The terrible flooding has already dropped off the top page of news headlines. It is not over yet, but it is much drier now at least. There are still severe flood warnings near Wrexham on the Dee and another one between Crewe and Chester, again for the River Dee. As water continues to make its way down from the river catchment areas up in the hills or flow along the slower-reacting waterways, there are many flood warnings and alerts over Wales and England although not the number from mid-week. There are flood alerts for northern Scotland as strong winds cause coastal spray and wave overtopping around the coast due to Storm Christoph continuing to churn off SW Norway.
This low pressure continues to pull icy or snow showers down from the north and in the colder flow, there is widespread ice this morning and a cold wind. There will be a lot of fair, bright weather around and this wind will ease. However, that means the weekend nights will be much colder with a widespread frost. A deep chill over the UK and some of the standing water will start to freeze.
Overall, there will be a lot of fine bright weather this weekend, cold but fair with light winds and thankfully drier. However, there are low pressures lurking. Today southern France and Spain have warnings for Storm Hortense (named by Spanish AEMET), a deepening low which will move over the Pyrenees towards northern Italy and Sardinia. Spain has warnings for strong winds, heavy rain and all this region has concerns for melting snow. Madrid still hasn’t thawed out from Storm Filomena
A series of low pressures follow. One on Saturday over northern France which might bring some interesting weather to southern England, another one looks to move from the Atlantic and flow the exact track of Hortense later on Saturday. Following that and with a lot of uncertainty is another little low which looks to swing in over southern Ireland and the English Channel and could bring snow to Britain.
We are in much colder air throughout the weekend. 516dam showing on the 500-1000hPa thickness charts and a widespread frost under clear skies with light winds. Day time temperatures settle around 3 to 5C although today southern England could see 7 or 8C.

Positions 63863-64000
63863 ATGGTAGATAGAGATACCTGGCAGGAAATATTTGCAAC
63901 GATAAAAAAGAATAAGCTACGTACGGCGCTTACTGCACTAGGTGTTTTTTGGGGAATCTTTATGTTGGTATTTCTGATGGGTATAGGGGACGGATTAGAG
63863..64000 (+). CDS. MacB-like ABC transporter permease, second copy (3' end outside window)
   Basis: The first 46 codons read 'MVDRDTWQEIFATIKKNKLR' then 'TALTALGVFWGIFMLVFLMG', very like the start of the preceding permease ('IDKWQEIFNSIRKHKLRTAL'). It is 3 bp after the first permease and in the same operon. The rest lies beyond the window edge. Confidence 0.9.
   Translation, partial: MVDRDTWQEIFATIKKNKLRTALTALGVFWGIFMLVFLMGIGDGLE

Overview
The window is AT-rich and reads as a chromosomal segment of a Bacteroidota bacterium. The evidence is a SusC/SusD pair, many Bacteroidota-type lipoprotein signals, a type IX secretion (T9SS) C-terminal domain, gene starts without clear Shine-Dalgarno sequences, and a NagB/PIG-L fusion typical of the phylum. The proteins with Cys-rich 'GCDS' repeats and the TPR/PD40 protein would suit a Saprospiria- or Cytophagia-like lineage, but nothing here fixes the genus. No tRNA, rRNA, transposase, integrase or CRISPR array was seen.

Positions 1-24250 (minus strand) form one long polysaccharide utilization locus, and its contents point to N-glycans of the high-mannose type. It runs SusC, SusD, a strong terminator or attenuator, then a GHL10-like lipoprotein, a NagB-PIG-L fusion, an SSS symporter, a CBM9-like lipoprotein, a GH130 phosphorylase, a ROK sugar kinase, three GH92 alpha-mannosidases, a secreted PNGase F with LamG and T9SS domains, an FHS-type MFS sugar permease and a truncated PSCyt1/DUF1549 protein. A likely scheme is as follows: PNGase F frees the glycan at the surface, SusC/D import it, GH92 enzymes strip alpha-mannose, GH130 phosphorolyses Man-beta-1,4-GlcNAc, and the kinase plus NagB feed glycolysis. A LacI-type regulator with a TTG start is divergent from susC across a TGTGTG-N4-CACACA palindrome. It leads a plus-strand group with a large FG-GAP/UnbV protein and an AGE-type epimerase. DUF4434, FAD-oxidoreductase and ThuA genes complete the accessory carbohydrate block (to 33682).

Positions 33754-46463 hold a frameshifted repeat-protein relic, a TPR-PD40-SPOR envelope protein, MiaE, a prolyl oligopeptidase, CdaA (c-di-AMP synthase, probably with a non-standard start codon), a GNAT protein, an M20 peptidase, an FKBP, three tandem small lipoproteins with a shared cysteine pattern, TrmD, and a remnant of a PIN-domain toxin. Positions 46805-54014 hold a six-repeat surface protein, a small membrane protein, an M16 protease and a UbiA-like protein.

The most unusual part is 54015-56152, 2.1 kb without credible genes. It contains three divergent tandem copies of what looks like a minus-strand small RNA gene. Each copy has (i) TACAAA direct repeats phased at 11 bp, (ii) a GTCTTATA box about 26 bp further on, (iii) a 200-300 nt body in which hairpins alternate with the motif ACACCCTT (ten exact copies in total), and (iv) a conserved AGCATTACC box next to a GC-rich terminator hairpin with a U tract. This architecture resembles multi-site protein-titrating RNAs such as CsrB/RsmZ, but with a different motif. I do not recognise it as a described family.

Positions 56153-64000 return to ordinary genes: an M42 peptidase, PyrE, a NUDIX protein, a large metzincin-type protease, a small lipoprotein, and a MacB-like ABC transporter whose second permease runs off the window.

The strong winds and rough seas in the far northeast of Scotland continue for a time today for the Northern Isles, clipping Aberdeenshire. The flow backs more westerly today across the UK with a fresh wind for Cornwall and the Channel Islands, light elsewhere but adding a distinct nip to the air.
Through the weekends the very light winds continue although there will be NW breeze for western coasts of Britain and around Northern Ireland on Saturday and the winds could pick up around this Sunday low.
Precipitation – there will be snow showers in the flow today and tomorrow. Flurries of snow passing by, heavier clusters or lines bringing icy rain or wet snow. By Saturday as the air gets colder the snow will be less wet
The accumulation chart shows which areas are more likely to see lying snow Friday into Saturday, those exposed to the NW to westerly wind and of course the higher ground. Some showers will make their way further inland so you could see a bit of snow passing by on an otherwise fine, bright day. The UKV model does show up a little something moving over southern Wales this afternoon then plodding eastwards over England to East Anglia by midnight. Almost like a small low centre forms and around this there looks to be rain and snow. Keep an eye on the radar later.
The GFS model makes a bit more of the low pressure over northern France brushing southern England. Showery bits of rain over Cornwall this afternoon and a more wintry mix in the showers over SW Britain by this evening. Then stronger winds for the Channel Islands before it clears eastwards.
Saturday more wintry showers in the flow from the NW with the risk of hail and thunder and then the uncertainty about Sunday.
For many another cold, dry day but there will also be snow showers for Scotland. The low pressure skirting around the southwest, it could bring rain and snow over SW Britain, or along southern England, the GFS brings the precipitation further north. With the existing conditions on the ground, any extra rain is unwelcome, but the wintry slant will need watching too.
With an Atlantic flow next week, more rain looks likely but nothing like this week.